Having owned pretty much every type of Nokia phone before and being used to all the quirks of Symbian and Nokia devices there’s the good, the bad and the ugly with the 700 as well.
Symbian Belle really lifts the OS to an Android’ish level. The UI is slick, transitions are smooth and the overall user exprience is just what you expect of a modern OS. Its hard to tell how much this has to do with the 1 GHz processor but everything is super fub-folders helps usability. The browser seems also faster than on Symbian Annaast. It will be interesting to see the first C7 vs 701 comparisons to find out how much actually is due to Belle and what is due to processor speed.
The new widgets, arrangements on the home-screens and the pull-down status bar are great. If you have used Android or Bada before you know instantly how everything should work. Also the new Apps/Settings menu without s.
Hardware and form factor of the 700 are just amazing. To pack so much into a tiny phone is an engineering marvel. Also the built quality is up to the usual Nokia standards and what Nokia has always excelled on. The phone feels rock solid with zero flex. The screen is ultra sharp and has very deep blacks as you would expect from this AMOLED display. The metal battery cover gives the phone an additional premium feel. But the real beauty is the size of the Nokia 700. Once you hold it in your hand or drop it in your pocket you know that Nokia have created a tremendous phone package.
I wasn’t able to test the NFC functionality since I didn’t have another phone to share it with. But given time and while NFC is catching on this will become a must-have inclusion in any smartphone and once again, Nokia have been the first to really push for this new hardware addition by integrating it in most new phones.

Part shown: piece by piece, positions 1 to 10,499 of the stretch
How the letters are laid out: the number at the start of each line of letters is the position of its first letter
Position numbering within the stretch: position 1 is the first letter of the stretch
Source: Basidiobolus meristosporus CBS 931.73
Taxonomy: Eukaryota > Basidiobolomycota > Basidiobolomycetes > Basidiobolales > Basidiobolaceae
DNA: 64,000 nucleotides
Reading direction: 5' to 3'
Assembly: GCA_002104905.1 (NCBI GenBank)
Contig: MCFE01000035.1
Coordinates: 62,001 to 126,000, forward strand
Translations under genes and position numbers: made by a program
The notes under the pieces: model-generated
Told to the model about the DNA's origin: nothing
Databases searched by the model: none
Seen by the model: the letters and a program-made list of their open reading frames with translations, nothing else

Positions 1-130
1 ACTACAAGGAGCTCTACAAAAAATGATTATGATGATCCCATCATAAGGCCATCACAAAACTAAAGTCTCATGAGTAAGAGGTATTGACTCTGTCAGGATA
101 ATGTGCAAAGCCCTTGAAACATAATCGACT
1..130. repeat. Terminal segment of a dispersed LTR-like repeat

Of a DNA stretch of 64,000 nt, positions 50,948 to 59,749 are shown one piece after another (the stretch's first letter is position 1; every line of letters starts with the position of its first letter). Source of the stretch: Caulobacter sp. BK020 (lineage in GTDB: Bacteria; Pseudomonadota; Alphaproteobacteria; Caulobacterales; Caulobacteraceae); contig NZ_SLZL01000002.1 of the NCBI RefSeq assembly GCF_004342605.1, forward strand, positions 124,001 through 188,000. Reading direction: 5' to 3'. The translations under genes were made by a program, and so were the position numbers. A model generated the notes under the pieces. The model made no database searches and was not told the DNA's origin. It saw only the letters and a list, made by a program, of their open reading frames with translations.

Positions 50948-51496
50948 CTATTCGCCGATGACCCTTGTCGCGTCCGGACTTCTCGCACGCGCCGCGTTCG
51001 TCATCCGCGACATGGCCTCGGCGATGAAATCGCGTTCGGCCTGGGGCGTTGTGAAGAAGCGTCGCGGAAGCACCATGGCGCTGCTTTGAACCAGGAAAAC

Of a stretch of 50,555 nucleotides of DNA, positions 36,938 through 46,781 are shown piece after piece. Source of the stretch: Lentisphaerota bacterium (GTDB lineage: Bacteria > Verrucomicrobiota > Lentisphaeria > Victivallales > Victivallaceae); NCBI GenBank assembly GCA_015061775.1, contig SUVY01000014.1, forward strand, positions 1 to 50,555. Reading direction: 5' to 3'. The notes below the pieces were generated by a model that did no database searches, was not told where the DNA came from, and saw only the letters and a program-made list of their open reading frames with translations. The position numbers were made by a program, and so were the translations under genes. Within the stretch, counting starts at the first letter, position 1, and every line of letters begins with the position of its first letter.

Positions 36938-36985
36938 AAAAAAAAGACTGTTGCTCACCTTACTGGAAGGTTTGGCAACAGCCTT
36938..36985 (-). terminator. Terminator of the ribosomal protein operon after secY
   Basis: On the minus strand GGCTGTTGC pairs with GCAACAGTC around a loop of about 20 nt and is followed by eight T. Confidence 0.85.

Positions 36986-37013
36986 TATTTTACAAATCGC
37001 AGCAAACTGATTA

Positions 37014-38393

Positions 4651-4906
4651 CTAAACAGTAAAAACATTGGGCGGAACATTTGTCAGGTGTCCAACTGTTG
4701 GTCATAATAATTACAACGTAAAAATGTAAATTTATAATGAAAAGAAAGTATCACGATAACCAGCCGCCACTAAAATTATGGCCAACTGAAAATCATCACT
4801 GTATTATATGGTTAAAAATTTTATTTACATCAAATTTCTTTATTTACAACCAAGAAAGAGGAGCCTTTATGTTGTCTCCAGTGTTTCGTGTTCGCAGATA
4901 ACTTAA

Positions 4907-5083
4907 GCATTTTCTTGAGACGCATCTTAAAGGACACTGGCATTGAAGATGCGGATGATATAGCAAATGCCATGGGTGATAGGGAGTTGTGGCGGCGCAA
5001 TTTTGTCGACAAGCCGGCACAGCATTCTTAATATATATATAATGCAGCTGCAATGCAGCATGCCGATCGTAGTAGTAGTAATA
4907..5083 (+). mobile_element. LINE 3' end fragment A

The main drawbacks are the obvious casualties due to the size of the phone.
The on-screen keyboard in portrait mode is very tiny and not very usable if you don’t have tiny fingers. It is significantly more usable in n landscape mode though you will still hit the wrong key more regularly than on bigger screen devices.
The camera is another story. Nokia seem to have abandoned auto focus on most of their new phones so this one is fixed focus like on the other Symbian^3 phones (with the exception of the N8 obviously and the Meego N9). I am just not convinced of the quality and all arguments from Nokia engineers that customers want super-fast startup times and extra small phones if it comes at the expense of auto-focus. Especially if you want to take close-up shots of business cards or other printed material which I regularly do on my Blackberry. It’s also hard to understand why the camera was downsized from 8 to 5 megapixel. The only excuse would be the form factor and that the sensor didn’t fit in such a small body.
Battery life relatively short given that the phone only carries a 1080 mAh battery. But taking that capacity into account the actual battery life is not bad. I still go through my first day with having enough juice left in the evening.
While Symbian Belle is a huge step forward from Anna, it is disappointing to see that Nokia still doesn’t seem to have listened to all the customer feedback on the Nokia forums and added additional usability enhancements. To name a few:
- the camera still doesn’t remember past settings (if you turn the flash off it is back on when you re-start the camera)
- there is no built-in functionality to auto-resize photos when sending via email
- the keyboard layout is still sub-par
- while the browser has improved it is not up to the speed and performance of Android or iOS
- Small number of Apps
After 1.5 days with the phone it has already grown on me (despite it’s small size or maybe exactly because of it). If you want a phone that packs everything a modern smartphone needs to have without lumbering around a huge phone like the E7, or the Galaxy S/S II phones, then this is the one to get. But beware of the shortcomings due to the form factor.
The only real competitor I could think of at this moment seems to be the Sony Ericsson Xperia Ray. Everything else is already signficinatly bigger.
I can’t help but thinking that if this would have been the first version of Symbian^3 when the N8 and C7 were released, Nokia might not have pulled the plug and migrated to Windows Phone 7. This is now a rock-solid OS, with a better memory and energy consumption footprint than any other mobile OS around. Sure, due to the “end of life” atmosphere around Symbian I don’t think that developers will turn back to Nokia and the Ovi Store will fall further behind. But a Nokia with Symbian Belle as the base and a Meego as the future would have been a force to be counted with, without the need for Windows Phone 7.